THE American Dialect Society each January chooses a word of the previous year. For 2006 the selection was plutoed (to be demoted), but buried among the nominations was surge, listed as one of the "most euphemistic" word and defined as "an increase in troop strength." Surge is going to be a much more formidable contender when the word for 2007 is chosen. It's hard to avoid it: When I heard CNN's Dr. Sanja Gupta speaking of a "severe obesity surge," I knew the previously seldom-used word was in for a workout, and The New York Times April 15 headline "Rallies Surge on a Day to Think About the Environment" just reinforced that belief. Watch for it.
Once again we're reminded of what language means. It can imprison you in your social class and reinforce other people's snobbery. Prince William, to the intense interest of the English public, recently broke up with his longtime girlfriend Kate Middleton. The media were full of theories as to why this happened, but, according to ABC, one London tabloid laid the blame on the girl's family. Their sin: They used middle-class language. Indeed, her mother supposedly told the queen that she was "pleased to meet" her, and another member of the family asked about the toilet instead of the lavatory.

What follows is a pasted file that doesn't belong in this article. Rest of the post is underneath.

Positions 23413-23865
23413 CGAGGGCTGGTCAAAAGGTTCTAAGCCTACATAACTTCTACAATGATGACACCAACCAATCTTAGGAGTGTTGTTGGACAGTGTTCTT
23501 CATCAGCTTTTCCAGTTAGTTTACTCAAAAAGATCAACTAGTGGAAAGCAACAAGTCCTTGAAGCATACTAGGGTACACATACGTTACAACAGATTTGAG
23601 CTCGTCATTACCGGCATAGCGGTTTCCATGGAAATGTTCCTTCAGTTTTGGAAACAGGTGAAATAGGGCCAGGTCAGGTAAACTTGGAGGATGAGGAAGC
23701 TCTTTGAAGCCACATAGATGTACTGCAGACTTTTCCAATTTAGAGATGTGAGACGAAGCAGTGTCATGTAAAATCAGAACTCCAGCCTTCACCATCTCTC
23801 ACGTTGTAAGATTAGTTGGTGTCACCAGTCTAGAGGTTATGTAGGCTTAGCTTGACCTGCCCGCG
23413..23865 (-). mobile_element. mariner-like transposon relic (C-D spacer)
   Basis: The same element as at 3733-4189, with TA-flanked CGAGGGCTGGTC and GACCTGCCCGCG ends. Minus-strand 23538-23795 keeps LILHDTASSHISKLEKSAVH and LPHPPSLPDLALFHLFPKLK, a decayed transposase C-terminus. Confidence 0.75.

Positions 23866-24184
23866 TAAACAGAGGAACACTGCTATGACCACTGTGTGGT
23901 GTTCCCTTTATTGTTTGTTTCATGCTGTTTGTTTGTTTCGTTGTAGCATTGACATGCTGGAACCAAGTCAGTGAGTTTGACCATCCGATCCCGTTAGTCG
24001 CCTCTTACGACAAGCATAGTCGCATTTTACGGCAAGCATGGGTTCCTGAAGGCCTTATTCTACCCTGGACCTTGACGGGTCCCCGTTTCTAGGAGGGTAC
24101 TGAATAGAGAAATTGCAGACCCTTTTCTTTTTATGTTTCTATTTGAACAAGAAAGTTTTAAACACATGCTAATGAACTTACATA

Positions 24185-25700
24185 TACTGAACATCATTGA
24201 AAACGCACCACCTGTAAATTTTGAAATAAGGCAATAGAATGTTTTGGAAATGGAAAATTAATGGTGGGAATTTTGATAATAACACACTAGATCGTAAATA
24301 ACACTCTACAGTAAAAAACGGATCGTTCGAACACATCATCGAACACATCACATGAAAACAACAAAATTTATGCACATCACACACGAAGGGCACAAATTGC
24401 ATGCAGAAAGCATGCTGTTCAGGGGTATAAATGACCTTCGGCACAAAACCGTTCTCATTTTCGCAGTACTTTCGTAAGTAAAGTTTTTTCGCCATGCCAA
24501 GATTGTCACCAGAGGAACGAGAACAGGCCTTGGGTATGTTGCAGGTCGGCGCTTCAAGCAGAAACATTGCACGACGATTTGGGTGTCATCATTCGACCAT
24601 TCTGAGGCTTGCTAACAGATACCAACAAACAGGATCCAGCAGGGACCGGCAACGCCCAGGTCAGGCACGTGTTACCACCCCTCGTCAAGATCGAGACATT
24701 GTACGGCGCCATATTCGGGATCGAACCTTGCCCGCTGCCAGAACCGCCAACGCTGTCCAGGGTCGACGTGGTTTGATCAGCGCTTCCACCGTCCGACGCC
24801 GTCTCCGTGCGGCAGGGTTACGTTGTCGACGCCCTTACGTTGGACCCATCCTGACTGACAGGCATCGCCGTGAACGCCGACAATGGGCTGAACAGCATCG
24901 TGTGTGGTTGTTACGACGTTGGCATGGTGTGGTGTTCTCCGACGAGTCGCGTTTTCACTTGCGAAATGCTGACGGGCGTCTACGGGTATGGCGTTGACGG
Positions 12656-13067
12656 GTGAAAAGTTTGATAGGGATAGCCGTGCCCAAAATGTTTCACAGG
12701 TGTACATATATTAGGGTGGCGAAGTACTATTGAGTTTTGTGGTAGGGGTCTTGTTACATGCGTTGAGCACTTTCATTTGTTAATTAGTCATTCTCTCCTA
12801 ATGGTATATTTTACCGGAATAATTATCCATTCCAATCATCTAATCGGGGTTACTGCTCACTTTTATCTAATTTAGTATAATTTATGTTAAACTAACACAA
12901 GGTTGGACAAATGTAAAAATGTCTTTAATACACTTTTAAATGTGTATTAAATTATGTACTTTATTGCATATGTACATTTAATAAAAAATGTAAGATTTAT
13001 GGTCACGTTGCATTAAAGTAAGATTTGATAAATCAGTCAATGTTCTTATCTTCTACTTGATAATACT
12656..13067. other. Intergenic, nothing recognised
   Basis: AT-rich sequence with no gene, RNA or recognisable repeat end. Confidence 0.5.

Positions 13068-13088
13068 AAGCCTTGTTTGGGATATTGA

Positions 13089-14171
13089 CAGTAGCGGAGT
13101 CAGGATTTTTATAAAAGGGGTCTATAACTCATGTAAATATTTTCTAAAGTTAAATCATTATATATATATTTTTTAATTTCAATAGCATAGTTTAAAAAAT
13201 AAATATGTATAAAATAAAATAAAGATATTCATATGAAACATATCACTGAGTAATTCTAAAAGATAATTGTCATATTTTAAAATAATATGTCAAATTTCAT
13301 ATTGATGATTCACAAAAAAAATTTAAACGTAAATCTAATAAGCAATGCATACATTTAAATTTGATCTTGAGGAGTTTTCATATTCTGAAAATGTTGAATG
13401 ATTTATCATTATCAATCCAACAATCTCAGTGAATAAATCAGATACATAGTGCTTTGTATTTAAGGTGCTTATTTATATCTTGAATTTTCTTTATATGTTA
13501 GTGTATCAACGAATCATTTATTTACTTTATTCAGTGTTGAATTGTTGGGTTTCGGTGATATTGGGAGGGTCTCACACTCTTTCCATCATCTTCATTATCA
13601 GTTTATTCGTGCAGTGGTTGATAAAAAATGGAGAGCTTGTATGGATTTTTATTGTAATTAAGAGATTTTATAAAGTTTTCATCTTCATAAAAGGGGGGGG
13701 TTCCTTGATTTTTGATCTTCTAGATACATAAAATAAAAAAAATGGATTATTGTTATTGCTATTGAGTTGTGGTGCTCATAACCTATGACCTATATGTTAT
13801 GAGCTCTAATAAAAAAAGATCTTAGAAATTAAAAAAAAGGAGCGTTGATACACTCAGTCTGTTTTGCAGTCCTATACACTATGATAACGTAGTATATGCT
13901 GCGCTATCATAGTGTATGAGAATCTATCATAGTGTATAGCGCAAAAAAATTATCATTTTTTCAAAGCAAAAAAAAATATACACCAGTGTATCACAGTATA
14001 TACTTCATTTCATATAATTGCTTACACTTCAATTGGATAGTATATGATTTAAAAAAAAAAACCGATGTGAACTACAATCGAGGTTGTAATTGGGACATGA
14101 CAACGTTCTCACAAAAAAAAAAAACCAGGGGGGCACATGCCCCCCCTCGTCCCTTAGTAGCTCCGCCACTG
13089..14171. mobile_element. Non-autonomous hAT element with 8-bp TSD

If you are interested in hearing a BBC Radio discussion of the development of upper-class English, try the following Web site: http://www.bbc.co.uk/radio4/routes ofenglish/storysofar/posh.shtml.
It makes clear that you not only have to use the proper words but need to pronounce them correctly. In a special edition of "Routes of English," the BBC tells us: "Melvyn Bragg turns his attention to the mysterious speech patterns of Britain's aristocrats for whom Cadogan Square will forever be 'squaur.'" He tells us also that his grandparents, for example, would never use the word weekend because "it was considered 'rather off.'" He was told to say Saturday to Monday.
If you have social ambitions, be careful!
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